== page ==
Couple of weeks ago when I was in London, I really realized how much of an advantage it is that I can speak other languages than only my own.
As a girl from Finland, you will learn at least two to three other languages than our native. I can understand that that it’s necessary because there’s not so many of us in the world and Finnish isn’t the easiest language to learn in the first place. But you don’t think about the whole thing at all unless you move away from there.
I remember when I was about to move to Germany, that I was thinking that surely because it’s located in the middle of Europe, my skills will come in handy… But how wrong was I and how big of a shock it really was! Main problem was that from those four languages that I knew, German was not one. And yes, I moved here without any plans or knowing the language. Something you just have to jump and fly.
When I moved here, I was all stoked to learn German, but most of my friends wanted to practice their English and my German never got any where, and then when I met my boyfriend, well let’s just say that I manage to find the only one probably who is amazing at English…
Then when I got depressed and the real culture shock kicked in, I just hated everything about Germany, including the language. It has pretty much taken this long, almost two years, for me to start really wanting to learn the language. I’m trying, but German is not too easy either… But it’s better to try than give up!
To the point why I wanted to write this piece is, when I was in London, one day we were in this super nice coffee shop and I was paying the most amazing RED VELVET CHEESECAKE BROWNIE! Sorry, but it was capslock good! 😉 So I was paying it, and I was all confused about the English coins and was just messing about and just gave the whole punch to the nice guy to check it. He was checking my coins and was giving me some euro coin back and we were talking about them, and I said that I’m not used to pounds. And he asked where I am from, so I explained my these days normal “I’m originally from Finland but I live in Germany” thing. Note: I have somehow became all Finnish after I moved away from there haha, don’t you go and try to mistake me for German :D.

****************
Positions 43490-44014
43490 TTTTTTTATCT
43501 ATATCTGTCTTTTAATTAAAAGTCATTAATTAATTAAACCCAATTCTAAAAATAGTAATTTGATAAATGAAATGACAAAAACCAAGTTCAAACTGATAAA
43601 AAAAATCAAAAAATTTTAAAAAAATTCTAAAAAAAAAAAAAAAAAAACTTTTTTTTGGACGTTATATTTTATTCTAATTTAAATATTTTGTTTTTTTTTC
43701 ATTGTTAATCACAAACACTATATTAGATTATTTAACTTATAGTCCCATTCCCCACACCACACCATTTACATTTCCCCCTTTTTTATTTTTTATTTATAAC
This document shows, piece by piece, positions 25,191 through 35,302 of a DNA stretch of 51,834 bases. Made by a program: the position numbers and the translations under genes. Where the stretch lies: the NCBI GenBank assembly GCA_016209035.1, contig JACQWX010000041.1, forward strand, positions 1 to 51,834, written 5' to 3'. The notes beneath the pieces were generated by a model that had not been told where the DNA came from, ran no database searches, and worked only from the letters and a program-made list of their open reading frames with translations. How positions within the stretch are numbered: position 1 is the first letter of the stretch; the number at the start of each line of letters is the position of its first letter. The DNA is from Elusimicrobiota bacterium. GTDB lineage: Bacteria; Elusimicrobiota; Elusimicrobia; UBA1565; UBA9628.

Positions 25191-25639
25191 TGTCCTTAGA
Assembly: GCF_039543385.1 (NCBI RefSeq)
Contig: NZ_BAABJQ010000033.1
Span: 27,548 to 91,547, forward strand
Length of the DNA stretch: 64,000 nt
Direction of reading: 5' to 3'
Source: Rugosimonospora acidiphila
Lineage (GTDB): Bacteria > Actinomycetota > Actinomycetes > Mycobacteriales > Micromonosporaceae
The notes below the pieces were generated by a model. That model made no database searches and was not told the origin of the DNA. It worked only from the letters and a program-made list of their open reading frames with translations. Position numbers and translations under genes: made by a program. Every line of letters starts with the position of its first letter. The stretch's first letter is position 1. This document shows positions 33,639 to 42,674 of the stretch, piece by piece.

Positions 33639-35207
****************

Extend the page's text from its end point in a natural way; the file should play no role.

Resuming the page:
SO, we were talking and I was asking where he’s from and he was from Sweden… So, I told him that oh dang, I’m born there haha, and he asked if we could speak Swedish :D. And I was like, “SURE”! And there we were chatting away and then said bye and I enjoyed my delicious brownie with a huge smile on my face!
The thing is that I think I made him really happy with some Swedish which he probably don’t get to speak every day there, and he made me really happy by saying that I look more Swedish than Finnish, and if you know, then you know that that is a good thing to hear ;).
But I also realized that in my every day life I speak three languages all the time in someway. Finnish to my dog and to myself (thinking included), English with my boyfriend and friends (thinking too), and Germany as much as I can or have the chance. That’s two more than most in the whole world. At first I was a bit freaked out but then I realized how seriously blessed I am.
Another funny moment in London was at our shake out run, when lovely NBRO ladies were speaking Danish to each other and I could understand some of it :).
In Finland you usually know at least some English when you go to school as all in TV and everywhere is in original language. But this “normal” thing here, that everything is dubbed and you never even by accident don’t learn any other language is really scary and sad, and I think in many ways harming. Because the school system is different so you don’t learn languages in a way as we, and there’s 80 million people here on the same size of land that Finland is and has around 5,5 million. Basically, you never have to learn because there’s so many of you that well yeah…
But this also made me yearn more, as in move somewhere else where I can really put my skills to use. Let’s see what happens.
Oh, and the languages I know are: Finnish (obviously), Swedish, English, French and now slowly German.